DINOUSAURS: Marshall paleontologist helps make scientific history with 78-million-year-old ‘pregnant plesiosaur’

Special to HNN Provided by Marshall University
Robin O'Keefe (coutesy MU)
Robin O'Keefe (coutesy MU)
– Marshall University paleontologist Dr. F. Robin O’Keefe and Dr.
Luis Chiappe, director of the Natural History Museum (NHM) Dinosaur Institute in Los Angeles, have determined that a unique specimen now displayed in the museum’s Dinosaur Hall is the fossil of an embryonic marine reptile contained within the fossil of its mother.

Their findings will be published tomorrow in the journal Science. The 78-million-year-old, 15.4-foot-long adult specimen is a Polycotylus latippinus, one of the giant, carnivorous, four-flippered reptiles known as plesiosaurs that lived during the Mesozoic Era. The embryonic skeleton contained within shows much of the developing body, including ribs, 20 vertebrae, shoulders, hips and paddle bones. The research by O’Keefe and Chiappe establishes that these dual fossils are the first evidence that plesiosaurs gave birth to live young, rather than hatching their offspring from eggs on land.

Although live birth (or viviparity) has been documented in several other groups of Mesozoic aquatic reptiles, no previous evidence of it has been found in the important order of plesiosaurs. O’Keefe and Chiappe have also determined that plesiosaurs were unique among aquatic reptiles in giving birth to a single, large offspring, and that they may have lived in social groups and engaged in parental care.

Plesiosaur giving birth. Image courtesy of Natural History Museum of Los Angeles County
Plesiosaur giving birth. Image courtesy of Natural History Museum of Los Angeles County

“Scientists have long known that the bodies of plesiosaurs were not well suited to climbing onto land and laying eggs in a nest,” said O’Keefe, who is an associate professor of biology at Marshall. “So the lack of evidence of live birth in plesiosaurs has been puzzling. This fossil documents live birth in plesiosaurs for the first time, and so finally resolves this mystery. Also, the embryo is very large in comparison to the mother, much larger than one would expect in comparison with other reptiles. Many of the animals alive today that give birth to large, single young are social and have maternal care. We speculate that plesiosaurs may have exhibited similar behaviors, making their social lives more similar to those of modern dolphins than other reptiles.”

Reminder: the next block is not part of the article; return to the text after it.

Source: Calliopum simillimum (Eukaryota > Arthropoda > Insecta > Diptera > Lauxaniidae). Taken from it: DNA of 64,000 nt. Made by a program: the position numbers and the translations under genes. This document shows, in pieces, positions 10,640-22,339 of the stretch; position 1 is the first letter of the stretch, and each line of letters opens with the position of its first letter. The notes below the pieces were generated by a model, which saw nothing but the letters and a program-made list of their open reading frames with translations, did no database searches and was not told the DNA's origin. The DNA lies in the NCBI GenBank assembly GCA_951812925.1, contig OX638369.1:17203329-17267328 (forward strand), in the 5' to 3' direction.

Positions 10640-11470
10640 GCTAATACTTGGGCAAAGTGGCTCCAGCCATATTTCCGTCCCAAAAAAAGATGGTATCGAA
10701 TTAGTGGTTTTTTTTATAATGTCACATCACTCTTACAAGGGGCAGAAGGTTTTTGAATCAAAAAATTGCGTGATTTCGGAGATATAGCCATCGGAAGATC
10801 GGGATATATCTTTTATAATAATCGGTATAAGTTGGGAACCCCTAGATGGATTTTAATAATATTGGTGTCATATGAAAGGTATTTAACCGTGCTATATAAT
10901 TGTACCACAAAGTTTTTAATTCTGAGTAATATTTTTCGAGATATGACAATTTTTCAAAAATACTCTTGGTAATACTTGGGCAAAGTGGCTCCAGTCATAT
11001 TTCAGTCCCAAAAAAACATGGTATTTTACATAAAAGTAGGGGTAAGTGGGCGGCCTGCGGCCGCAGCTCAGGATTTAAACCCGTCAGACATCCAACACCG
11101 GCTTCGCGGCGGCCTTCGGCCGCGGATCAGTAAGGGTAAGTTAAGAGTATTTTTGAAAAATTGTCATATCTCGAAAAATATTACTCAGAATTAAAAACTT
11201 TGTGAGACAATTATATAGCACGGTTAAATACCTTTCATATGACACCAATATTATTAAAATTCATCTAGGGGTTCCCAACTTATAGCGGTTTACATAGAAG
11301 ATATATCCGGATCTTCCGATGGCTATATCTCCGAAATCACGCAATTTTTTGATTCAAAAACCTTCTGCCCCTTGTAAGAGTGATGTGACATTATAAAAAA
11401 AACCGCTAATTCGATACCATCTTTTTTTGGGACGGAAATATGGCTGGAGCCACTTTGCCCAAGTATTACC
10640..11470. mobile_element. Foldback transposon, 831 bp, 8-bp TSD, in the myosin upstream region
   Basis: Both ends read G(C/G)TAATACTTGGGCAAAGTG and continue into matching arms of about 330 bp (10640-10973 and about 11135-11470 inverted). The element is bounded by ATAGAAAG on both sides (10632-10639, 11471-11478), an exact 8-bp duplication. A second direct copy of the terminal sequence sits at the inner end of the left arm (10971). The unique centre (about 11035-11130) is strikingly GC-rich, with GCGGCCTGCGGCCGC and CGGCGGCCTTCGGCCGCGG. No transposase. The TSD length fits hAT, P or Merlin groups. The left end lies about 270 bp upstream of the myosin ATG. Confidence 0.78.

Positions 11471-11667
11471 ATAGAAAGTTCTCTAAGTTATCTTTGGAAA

Plesiosaurs have no known living relatives, but were common in the world’s oceans during the Age of Dinosaurs. They were among the top predators in the Western Interior Seaway, the vast, tropical body of water that split North America during the Cretaceous when waters from the Arctic Ocean and the Gulf of Mexico flooded onto the continent and met.

The remarkable NHM specimen was discovered in 1987 by Charles Bonner on the Bonner Ranch in Logan County, Kan. Virtually complete except for parts of the adult’s neck and skull, the “mother” specimen and her baby were given extensive conservation by NHM and then mounted for display by Phil Fraley Productions (Patterson, N.J.) with the supervision of O’Keefe and Chiappe. The specimen is currently on display in the Dinosaur Hall, the new 14,000-square-foot exhibition at NHM featuring more than 300 fossils and 20 complete mounts of dinosaurs and sea creatures.

O’Keefe’s research on plesiosaurs has taken him around the globe in search of these prehistoric creatures. He is credited with the discovery of a new plesiosaur, Tatenectes laramiensis, a type of marine animal that lived during the late Jurassic age when large dinosaurs, including apatosaurus, stegosaurus and allosaurus, roamed the Earth. O’Keefe made the discovery in what is now the Devils Tower National Monument in Wyoming.

O’Keefe has taught biology and paleontology at Marshall University since 2006. He teaches human anatomy and comparative vertebrate anatomy and serves as a graduate adviser. He received his bachelor’s degree in biology from Stanford University and his doctorate in evolutionary biology from the University of Chicago. He has published numerous scientific publications, and has served as a scientific adviser for National Geographic, IMAX and the Discovery Channel.


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